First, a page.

Privateers, Puritans, and Merchant Capitalists: The rise of England and Holland.
Introduction. One legacy of early modern Europe was the expansion of wealth and the search for new markets. Crusaders took the Holy Land back only to be left with it to defend. They didn’t hold onto it for very long. As this ideal foundered, returning Crusaders returned to Europe with a renewed demand for goods that was previously forgotten in Europe. New luxury goods, such as spice and frankincense, entered the European markets from the east. Additionally, the black plague, which killed up to one third of Europe’s population, had a silver lining. It left a considerable amount of wealth behind. Survivors of this terrible disease inherited estates, and these inheritances included peasants as well as privileged. As the continental wars in Europe tightened the political boundaries across the continent, other nascent nation-states looked to the seas to expand their markets. In this effort to organize an expansion overseas they used different methods than did the Spanish and Portuguese. The latter’s expansion into the New World was organized from the top down, hence the governments of Spain and Portugal played a heavy hand in influencing their New World colonies and trade networks often with a spoils system. Contrasting this were the models of England and Holland. Their initial ventures into this new frontier were from the bottom up because the state coffers did not allow these small but growing states to pour money into the unknown. Unlike Ferdinand and Isabella, Charles V, and Phillip II, Elizabeth I could not afford to take such risks, politically and financially, by supporting through direct patronage a mission to colonize overseas territory. Instead the English, and soon after the Dutch, found creative ways to finance their quests for a market share of the New World.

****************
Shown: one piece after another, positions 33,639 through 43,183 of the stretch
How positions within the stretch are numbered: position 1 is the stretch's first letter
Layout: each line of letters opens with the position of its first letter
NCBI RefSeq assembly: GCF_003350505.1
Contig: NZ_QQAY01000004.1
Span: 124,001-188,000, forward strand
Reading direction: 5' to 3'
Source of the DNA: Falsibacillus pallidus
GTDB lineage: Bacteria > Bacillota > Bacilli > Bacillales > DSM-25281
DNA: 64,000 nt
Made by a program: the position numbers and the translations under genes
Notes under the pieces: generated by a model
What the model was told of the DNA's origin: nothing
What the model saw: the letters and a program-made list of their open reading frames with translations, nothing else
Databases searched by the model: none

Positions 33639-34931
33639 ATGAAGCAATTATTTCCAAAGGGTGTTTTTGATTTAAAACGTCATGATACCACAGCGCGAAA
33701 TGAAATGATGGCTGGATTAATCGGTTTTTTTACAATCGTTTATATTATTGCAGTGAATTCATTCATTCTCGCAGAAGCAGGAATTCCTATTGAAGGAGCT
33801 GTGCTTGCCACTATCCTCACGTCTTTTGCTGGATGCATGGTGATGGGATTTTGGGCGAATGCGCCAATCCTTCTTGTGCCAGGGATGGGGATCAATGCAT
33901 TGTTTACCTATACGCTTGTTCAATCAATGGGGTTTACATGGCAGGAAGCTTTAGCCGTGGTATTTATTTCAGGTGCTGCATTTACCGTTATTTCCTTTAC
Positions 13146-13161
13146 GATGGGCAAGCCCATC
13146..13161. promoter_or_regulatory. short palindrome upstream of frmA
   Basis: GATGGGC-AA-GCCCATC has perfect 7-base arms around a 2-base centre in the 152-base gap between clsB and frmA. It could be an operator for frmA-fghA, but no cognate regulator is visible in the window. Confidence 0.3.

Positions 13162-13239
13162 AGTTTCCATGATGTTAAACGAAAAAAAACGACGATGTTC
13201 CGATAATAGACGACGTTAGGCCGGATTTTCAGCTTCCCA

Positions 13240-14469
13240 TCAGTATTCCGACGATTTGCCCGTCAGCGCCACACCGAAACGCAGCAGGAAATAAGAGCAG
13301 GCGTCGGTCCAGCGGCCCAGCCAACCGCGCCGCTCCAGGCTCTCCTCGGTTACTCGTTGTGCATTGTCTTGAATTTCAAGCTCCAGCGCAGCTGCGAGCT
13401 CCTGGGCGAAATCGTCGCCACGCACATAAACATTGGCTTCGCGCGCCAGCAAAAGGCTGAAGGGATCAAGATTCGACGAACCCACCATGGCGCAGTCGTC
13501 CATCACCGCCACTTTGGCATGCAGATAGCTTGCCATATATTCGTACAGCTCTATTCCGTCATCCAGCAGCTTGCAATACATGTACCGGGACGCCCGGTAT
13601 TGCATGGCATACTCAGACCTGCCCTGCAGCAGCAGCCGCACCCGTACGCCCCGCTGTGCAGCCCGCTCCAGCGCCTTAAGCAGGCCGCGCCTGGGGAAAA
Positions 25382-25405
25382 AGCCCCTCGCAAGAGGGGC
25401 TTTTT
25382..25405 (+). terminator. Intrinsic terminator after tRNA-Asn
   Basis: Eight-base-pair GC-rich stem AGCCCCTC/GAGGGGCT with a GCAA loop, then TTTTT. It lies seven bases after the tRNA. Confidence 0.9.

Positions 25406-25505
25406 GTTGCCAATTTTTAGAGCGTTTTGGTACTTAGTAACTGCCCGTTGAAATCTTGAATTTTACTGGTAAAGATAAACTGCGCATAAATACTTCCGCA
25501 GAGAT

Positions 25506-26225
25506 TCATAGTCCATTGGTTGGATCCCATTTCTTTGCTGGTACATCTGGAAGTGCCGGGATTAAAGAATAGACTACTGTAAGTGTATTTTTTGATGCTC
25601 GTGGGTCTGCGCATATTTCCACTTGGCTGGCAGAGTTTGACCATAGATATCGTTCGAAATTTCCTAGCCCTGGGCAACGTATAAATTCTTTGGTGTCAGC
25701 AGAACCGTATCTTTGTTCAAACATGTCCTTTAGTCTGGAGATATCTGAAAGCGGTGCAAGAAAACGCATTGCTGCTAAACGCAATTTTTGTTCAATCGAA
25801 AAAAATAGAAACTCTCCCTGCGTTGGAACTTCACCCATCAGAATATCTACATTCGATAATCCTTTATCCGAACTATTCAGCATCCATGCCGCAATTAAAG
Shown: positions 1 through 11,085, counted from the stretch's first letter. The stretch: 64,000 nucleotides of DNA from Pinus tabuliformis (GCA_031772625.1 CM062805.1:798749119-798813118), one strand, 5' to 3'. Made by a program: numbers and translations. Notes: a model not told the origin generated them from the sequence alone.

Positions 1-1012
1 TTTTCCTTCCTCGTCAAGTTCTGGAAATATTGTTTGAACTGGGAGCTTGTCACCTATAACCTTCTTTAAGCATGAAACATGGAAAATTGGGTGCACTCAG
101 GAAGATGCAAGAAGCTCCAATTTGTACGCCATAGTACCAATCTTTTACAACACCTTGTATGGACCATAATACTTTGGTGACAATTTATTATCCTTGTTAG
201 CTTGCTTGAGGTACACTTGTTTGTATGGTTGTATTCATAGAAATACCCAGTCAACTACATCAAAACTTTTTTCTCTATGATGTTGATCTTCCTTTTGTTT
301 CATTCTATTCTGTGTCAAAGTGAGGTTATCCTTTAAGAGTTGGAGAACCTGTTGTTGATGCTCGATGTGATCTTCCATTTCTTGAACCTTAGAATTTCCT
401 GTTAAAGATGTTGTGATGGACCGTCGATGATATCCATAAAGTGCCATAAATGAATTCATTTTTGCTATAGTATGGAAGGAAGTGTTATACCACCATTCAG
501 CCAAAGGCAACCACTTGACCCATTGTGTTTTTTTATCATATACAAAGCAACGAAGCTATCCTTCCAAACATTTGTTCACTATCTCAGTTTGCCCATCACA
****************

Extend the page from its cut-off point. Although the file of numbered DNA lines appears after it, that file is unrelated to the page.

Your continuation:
If you look at Holland on a European map in the 16th century its territory is nothing extraordinary, but its location was vital. The roots of Holland’s ascendancy as a financial power date to the Middle Ages when Flanders became a center of commerce. Much of this focus centered on the wool industry. Their ships, relative to the Portuguese, were lighter, faster, and cheaper, and coupled with their cheap textiles, metal goods, and extensive credit, the Dutch soon monopolized European cargo trade. Baltic grain was another commodity that they cornered and Amsterdam quickly became a commercial and banking center of the United Provinces in the sixteenth century. The Dutch and English refined the joint stock company, a process where the investors shared the profits from the investments made or bought. These were in effect government-enforced monopolies. Governments could levy taxes and duties on the trade in an effort to gain a favorable balance of trade (Koenisgberger, 103). The United Provinces of Netherlands, as they came to be called, were primarily governed by bankers and merchants (Kb, 104). Although the Dutch were subjects of Charles V’s far-flung empire based in Spain and Austria, the Dutch had an independent streak which was a factor that propelled them towards Protestantism during the Reformation. The Dutch infrastructure of trade and commerce was already well-established before they ventured overseas. The Dutch had merchants in the Hanseatic ports and competed fiercely with Luebeck and Venice for market share during the late Middle Ages. During this time the Dutch dealt heavily in buying foods and products from landed nobles in northern Europe which they would then ship to Amsterdam for further distribution (Kb, 40). Acting as middlemen the Dutch were indirectly responsible for prolonging serfdom east of the Elbe, as northern European states such as Prussia bought into their integrated markets and networks rather than develop their own hinterlands. Like England, the Dutch enjoyed a state-sponsored king, which helped stifle competition against increasingly weaker trading republics that operated as city states, namely Venice and Luebeck. Two factors helped further the Dutch – the overseas discoveries and the opening of the overseas routes around Africa. At this point the center of European commercial life shifted permanently to the Atlantic seaboard from the Mediterranean (Kb, 101). The technology of the northern European countries also started to eclipse that of Mediterranean counterparts. By the turn of the sixteenth century, Dutch and English flutes were faster and better armed than the Portuguese carracks. They were also cheaper, transporting goods that didn’t cost them as much because of their proximity to textile markets for instance (Kb, 102). It’s no wonder the Russian Tsar, Peter, went to Holland to learn how to build ships.